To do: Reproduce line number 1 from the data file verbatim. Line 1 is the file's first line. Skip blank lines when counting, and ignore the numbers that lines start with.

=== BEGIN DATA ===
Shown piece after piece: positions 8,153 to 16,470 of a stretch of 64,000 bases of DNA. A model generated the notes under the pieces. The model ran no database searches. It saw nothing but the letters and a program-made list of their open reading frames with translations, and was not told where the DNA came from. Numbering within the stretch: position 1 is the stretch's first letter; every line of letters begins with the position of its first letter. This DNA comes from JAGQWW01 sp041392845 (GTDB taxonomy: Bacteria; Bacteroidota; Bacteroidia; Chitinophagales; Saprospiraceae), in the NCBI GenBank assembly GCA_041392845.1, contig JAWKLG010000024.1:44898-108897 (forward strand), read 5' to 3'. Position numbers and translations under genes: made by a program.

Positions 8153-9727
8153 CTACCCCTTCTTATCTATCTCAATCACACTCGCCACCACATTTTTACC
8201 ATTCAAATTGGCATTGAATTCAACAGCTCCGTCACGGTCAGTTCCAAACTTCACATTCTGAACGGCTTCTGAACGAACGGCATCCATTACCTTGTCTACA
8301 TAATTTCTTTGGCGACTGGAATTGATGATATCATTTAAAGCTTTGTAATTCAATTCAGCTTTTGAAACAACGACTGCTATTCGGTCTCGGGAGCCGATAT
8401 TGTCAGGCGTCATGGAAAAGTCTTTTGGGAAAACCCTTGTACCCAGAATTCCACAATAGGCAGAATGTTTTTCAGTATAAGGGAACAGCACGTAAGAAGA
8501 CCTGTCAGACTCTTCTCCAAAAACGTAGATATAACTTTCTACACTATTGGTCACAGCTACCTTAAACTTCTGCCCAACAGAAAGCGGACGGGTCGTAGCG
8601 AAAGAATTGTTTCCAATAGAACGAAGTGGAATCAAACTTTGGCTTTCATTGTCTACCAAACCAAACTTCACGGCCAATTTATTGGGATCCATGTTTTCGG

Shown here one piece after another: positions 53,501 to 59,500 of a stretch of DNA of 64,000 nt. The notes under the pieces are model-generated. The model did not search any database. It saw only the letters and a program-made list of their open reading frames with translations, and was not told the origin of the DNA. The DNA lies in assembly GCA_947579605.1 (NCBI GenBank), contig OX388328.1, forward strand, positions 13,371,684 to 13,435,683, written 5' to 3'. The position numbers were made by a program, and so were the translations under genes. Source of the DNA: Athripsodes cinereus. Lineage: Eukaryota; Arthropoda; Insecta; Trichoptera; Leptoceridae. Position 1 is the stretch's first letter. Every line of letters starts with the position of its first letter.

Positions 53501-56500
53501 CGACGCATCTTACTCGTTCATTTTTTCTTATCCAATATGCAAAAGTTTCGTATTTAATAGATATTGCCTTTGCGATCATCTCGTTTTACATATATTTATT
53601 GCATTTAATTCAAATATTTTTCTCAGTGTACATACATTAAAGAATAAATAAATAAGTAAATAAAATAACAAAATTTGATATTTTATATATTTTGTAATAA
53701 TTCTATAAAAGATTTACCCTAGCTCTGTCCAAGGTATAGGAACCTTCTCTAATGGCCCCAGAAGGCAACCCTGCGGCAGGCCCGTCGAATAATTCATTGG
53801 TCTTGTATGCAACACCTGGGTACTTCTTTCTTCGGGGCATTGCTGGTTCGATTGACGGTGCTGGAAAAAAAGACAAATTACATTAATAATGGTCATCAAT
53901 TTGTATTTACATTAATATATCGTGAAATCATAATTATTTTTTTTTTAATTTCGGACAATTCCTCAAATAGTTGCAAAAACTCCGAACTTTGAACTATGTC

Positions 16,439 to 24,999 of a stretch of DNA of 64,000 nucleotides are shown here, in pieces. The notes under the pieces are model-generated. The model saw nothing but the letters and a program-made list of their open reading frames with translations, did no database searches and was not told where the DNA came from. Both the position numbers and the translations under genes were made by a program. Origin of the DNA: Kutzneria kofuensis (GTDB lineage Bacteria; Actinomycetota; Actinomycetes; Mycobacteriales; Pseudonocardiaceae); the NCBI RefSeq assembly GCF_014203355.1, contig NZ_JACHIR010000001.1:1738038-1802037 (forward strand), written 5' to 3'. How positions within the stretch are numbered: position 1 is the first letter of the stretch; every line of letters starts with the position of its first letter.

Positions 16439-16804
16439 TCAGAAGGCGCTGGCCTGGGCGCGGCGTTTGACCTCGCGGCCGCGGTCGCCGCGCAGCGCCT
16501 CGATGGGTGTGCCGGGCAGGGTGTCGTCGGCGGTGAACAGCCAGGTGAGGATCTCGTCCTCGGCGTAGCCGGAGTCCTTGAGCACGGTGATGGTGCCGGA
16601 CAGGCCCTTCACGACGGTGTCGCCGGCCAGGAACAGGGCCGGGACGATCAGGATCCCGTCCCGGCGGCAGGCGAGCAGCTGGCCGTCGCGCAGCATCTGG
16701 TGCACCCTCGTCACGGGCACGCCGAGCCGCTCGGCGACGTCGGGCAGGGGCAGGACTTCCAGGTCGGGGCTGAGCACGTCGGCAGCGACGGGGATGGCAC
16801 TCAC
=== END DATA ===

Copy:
Shown piece after piece: positions 8,153 to 16,470 of a stretch of 64,000 bases of DNA. A model generated the notes under the pieces. The model ran no database searches. It saw nothing but the letters and a program-made list of their open reading frames with translations, and was not told where the DNA came from. Numbering within the stretch: position 1 is the stretch's first letter; every line of letters begins with the position of its first letter. This DNA comes from JAGQWW01 sp041392845 (GTDB taxonomy: Bacteria; Bacteroidota; Bacteroidia; Chitinophagales; Saprospiraceae), in the NCBI GenBank assembly GCA_041392845.1, contig JAWKLG010000024.1:44898-108897 (forward strand), read 5' to 3'. Position numbers and translations under genes: made by a program.